4. On Saturday afternoon, three 23-year-old Arab female friends had lunch together in the house of one of them in the modern Toki¹ building at the entrance of the new city. The housewife mother of one of them had cooked delicious traditional food from the region –çiğköfte(raw meat balls served on lettuce leaves),Mercimek Çorbasý(lentil soup) andIskembe dolmasi(tripe stuffed with meat and rice) – and served this savoury, rich meal in the spacious empty floor in the middle of the lounge. The three women took innumerable pictures of the feast and themselves sitting together, and posted the best...

  5. Although the policies put in place by the Turkish State since the foundation of the Republic in 1923 were aimed at modernising Turkish culture and society and assimilating ethnic minorities, Kurdish and Arab kinship systems continue to be quite different from those of the Turks. The Turkish nation-building project was based on the idea of a civilising mission that included a transformation of the masses from southeastern and eastern Anatolia; discussion of the kinship organisation of the population living in the southeast has been part of a wider ‘Orientalist’ representation sustained by the Turkish nationalist elite, who stigmatised ethnic minorities...

  6. The impact of social media in the field of premarital romance among young adults living in Mardin is extraordinary. The previous two chapters focused on the reproduction of traditional social formations and hyper-conservative public social norms. By contrast, this chapter investigates the new practices of courtship, flirting, dating and inter-gender communication that have been enabled by social media. I emphasise here the transformative role of social media and the extent to which it has expanded the opportunities to satisfy pre-existing desires for premarital romantic love, which were traditionally limited to rare encounters in the few available and suitable offline spaces....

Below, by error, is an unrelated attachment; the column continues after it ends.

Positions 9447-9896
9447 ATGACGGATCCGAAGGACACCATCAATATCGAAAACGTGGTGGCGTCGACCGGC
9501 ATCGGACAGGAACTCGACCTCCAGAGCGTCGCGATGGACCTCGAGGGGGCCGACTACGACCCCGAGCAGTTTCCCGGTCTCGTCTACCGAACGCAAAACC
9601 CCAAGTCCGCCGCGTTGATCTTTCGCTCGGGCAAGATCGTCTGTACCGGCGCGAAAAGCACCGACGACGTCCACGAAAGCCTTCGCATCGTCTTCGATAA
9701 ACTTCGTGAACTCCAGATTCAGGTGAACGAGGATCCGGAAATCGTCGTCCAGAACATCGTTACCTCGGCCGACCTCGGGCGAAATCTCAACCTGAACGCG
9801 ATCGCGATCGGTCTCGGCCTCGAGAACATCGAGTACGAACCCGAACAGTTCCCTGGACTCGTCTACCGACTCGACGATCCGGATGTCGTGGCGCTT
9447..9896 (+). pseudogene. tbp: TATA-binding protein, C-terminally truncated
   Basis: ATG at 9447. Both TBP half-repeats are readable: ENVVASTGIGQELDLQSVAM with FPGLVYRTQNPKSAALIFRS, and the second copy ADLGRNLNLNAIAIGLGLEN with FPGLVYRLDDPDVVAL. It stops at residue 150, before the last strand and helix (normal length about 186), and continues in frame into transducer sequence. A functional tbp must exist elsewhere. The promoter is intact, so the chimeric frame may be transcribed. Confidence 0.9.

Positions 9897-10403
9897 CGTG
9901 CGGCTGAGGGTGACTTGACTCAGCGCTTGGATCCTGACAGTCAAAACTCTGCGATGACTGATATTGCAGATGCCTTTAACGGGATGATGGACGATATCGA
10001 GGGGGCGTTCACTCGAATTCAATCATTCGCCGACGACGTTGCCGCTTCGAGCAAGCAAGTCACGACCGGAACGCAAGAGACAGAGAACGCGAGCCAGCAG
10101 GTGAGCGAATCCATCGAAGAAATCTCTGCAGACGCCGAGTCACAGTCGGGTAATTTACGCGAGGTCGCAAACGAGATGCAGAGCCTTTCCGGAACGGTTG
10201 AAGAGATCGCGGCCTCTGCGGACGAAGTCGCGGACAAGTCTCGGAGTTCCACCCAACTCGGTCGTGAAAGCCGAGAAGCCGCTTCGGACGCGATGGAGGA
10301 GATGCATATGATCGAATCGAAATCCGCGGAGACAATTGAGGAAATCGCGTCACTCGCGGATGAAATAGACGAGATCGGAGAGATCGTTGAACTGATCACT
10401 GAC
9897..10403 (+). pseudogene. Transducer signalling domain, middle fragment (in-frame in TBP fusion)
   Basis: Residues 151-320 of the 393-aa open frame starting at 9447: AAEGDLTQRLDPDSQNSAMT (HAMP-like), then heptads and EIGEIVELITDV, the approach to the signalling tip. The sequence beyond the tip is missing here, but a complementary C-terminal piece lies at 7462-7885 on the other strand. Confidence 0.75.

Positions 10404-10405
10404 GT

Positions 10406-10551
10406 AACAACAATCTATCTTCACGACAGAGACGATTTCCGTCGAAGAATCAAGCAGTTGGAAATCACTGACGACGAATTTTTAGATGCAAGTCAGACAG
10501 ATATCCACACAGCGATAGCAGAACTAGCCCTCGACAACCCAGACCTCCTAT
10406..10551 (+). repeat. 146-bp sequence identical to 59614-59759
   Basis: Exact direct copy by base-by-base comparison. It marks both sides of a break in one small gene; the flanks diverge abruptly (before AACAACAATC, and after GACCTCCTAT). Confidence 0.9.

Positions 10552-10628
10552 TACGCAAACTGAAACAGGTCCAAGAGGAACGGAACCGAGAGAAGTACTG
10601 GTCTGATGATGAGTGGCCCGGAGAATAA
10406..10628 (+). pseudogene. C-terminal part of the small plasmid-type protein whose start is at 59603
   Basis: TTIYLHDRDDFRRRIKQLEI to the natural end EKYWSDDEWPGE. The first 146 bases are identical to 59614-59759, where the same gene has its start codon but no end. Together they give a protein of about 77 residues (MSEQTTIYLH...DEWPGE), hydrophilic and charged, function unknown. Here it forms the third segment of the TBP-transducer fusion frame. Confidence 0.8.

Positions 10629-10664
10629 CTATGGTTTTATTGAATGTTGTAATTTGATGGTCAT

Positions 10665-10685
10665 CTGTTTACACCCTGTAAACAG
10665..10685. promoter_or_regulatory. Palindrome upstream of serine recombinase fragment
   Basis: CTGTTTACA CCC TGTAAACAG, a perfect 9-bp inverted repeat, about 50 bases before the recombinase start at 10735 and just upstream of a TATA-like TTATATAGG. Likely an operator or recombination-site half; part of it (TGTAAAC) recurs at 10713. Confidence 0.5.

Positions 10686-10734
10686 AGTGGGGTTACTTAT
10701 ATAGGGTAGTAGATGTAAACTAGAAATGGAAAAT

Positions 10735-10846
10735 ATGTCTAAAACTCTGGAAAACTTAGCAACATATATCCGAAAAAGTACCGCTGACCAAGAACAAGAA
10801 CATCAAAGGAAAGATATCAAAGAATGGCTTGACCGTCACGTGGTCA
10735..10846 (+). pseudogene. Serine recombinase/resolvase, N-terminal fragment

7. What are the political implications of social media? Does social media have any political effect? This chapter will discuss whether and how social media has transformed everyday political life in Mardin. Most accounts of the internet and politics have been informed by Western models of the democratic state, public sphere and civil society, which have often neglected cultural differences and proposed reductionist models.¹ On the other hand, anthropology has never taken for granted the meaning of the word ‘political’. Since the 1970s anthropologists have tended to include within the category of the ‘political’ aspects of everyday and ordinary life that...

  8. A moral panic surrounding Facebook spread in Mardin during the course of the research: people were using special applications to steal Facebook user names and passwords in order to damage the reputation of other people. These anonymous impostors derived much pleasure from posting shameful words, images and videos on other people’s walls. Misuses also included the modification of photos of female friends into sexually explicit images, or requesting sexual acts from female friends and money from male friends. There were many cases of people affected by these kinds of pranks, and teenagers and young adults in Mardin lived with the...